Person:Thomas Torrance (9)

Thomas TORRANCE, Jr.
m. ABT 1749
  1. Samuel TORRANCE1750 - 1843
  2. Thomas TORRANCE, Jr.1751 - 1842
  3. Hugh TORRANCEABT 1754 -
  4. Stiles TORRANCEABT 1756 -
  5. Joseph TORRANCE1759 - 1834
  • HThomas TORRANCE, Jr.1751 - 1842
  • WEunice LACY1756 - 1831
m. 4 NOV 1772
  1. Irene TORRANCE1773 - ABT 1795
  2. Capt. Ezra Benedict TORRANCE, Sr.1774 - 1828
  3. Capt. Lewis TORRANCE, Sr.1775 - 1852
  4. Moses TORRANCEABT 1776 -
  5. Sarah TORRANCEABT 1782 - BEF 1842
  6. Richard TORRANCE1784 - 1852
  7. Lucinda TORRANCE1786 - 1838
  8. Elizabeth “Betsy” TORRANCEABT 1788 -
  9. Lears TORRANCEABT 1790 -
  10. Emma TORRANCEABT 1792 -
  11. Chloe TORRANCEABT 1794 -
  12. Eunice TORRANCEABT 1796 - AFT 1842
  13. Hiram TORRANCEABT 1798 - AFT 1842
Facts and Events
Name[6] Thomas TORRANCE, Jr.
Gender Male
Birth[1] JAN 1751 Woodbury, Litchfield Co., Connecticut
Marriage 4 NOV 1772 Roxbury, Connecticutto Eunice LACY
Other[7][8] 26 APR 1777 , Danbury, , Connecticut,Milit-Beg
Other[7][9] ABT 1820? , Avon, Monroe County, NY,Migrated
Death[2] 14 MAY 1842 Avon, Livingston Co, New York
Burial[7] AFT 14 MAY 1842 Avon Cemetery, Avon, Monroe County, NY,

Thomas served in Colonel Moseley’s regiment in the Revolution, 1777. He was wounded 28 Apr 1777 at Danbury Twp, CT, during the “Danbury Alarm.”, His wounds included a hip wound, and a wound 3 inches above the arm. For this he received a 50% disability pension.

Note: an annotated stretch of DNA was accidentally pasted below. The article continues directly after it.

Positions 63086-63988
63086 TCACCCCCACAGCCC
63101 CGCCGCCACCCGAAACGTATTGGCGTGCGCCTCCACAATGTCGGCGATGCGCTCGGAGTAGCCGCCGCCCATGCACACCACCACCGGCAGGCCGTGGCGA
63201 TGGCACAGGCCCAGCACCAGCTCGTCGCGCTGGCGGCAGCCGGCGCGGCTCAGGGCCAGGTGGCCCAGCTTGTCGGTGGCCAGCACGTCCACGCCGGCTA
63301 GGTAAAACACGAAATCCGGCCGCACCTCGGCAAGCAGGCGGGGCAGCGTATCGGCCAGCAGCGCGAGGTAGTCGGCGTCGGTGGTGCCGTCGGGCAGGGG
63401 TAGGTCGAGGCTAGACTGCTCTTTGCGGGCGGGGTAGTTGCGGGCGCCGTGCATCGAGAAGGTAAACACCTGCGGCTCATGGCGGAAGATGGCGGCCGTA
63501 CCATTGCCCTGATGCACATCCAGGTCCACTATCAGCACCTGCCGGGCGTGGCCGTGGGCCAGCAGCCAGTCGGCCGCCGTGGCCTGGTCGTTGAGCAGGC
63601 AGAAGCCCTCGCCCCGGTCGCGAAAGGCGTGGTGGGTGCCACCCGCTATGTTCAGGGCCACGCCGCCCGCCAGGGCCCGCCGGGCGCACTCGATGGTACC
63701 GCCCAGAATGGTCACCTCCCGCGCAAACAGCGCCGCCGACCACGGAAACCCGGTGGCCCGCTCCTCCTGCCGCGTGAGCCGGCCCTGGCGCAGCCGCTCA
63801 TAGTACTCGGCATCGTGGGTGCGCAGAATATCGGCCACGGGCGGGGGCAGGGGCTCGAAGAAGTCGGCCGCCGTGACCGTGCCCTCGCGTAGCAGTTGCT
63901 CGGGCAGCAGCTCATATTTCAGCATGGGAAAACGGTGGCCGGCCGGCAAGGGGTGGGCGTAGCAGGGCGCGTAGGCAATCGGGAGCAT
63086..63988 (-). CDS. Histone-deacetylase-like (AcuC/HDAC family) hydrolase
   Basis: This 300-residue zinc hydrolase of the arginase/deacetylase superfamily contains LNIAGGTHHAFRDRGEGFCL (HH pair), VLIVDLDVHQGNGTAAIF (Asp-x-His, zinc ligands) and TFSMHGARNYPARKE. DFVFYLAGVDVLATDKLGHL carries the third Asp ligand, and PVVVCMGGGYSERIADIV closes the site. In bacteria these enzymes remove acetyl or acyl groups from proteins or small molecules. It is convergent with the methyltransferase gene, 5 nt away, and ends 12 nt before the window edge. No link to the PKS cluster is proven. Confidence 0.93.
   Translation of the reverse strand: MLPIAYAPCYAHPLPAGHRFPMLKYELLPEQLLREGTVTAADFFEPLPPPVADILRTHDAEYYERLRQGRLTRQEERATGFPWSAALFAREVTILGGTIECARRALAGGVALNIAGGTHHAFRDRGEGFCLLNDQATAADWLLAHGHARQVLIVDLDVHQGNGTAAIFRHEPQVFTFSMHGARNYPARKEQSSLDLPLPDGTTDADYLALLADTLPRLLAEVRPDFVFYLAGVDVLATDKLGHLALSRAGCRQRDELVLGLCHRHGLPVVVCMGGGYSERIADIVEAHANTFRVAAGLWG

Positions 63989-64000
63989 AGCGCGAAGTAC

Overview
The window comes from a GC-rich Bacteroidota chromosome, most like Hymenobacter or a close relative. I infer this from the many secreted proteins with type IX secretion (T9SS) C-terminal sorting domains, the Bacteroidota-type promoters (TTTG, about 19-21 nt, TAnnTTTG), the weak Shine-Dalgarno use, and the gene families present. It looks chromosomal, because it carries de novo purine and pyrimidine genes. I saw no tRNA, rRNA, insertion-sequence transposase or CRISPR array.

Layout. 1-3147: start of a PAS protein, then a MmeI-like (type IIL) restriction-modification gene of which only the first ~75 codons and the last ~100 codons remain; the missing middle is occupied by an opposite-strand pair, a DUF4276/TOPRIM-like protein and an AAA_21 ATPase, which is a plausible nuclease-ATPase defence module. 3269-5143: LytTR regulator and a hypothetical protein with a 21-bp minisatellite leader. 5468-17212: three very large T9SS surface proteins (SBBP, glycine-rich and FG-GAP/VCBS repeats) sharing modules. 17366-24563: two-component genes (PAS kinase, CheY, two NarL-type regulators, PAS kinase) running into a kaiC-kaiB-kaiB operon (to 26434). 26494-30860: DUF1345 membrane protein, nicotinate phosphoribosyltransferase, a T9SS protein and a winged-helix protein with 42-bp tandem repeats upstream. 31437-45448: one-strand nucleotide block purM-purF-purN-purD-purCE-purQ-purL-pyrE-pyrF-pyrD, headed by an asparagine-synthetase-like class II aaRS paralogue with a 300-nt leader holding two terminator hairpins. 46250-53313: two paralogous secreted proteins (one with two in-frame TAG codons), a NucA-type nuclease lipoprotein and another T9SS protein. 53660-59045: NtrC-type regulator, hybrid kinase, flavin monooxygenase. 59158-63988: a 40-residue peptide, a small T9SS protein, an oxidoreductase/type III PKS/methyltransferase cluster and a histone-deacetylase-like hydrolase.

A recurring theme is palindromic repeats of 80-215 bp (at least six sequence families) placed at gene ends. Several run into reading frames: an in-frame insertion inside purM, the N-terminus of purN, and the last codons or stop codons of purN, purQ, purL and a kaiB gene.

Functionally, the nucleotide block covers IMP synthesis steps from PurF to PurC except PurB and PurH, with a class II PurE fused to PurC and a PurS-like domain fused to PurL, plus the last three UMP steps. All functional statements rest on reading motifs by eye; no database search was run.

Thomas is listed in the National Archives unit files as being in a hospital in Roxbury, CT, in mid-November 1775, cause: fever. This record indicates his unit was Capt. Thompson’s company, Gen. Wooster’s regiment. A web page on the Revolutionary war indicates that this unit fought in the invasion of Canada, in 1775. This places Thomas in the same campaign as Stephen Phelps.

References
  1. Source (52).
  2. Source (342).
  3.   Source (325).
  4.   Source (340).
  5.   Source (335).
  6. Torrence, Robert M. Torrence and allied families. (United States: s.n., 19--), p. 42.
  7. 7.0 7.1 7.2 Torrence, Robert M. Torrence and allied families. (United States: s.n., 19--), p. 49.
  8. Served in the defense of Danbury against the British landing. Severely wounded and was brought home on a stretcher; later lost his sight because of this.
  9. Pension statement in Steuben County in March 1821 says he "recently removed" there from Vermont.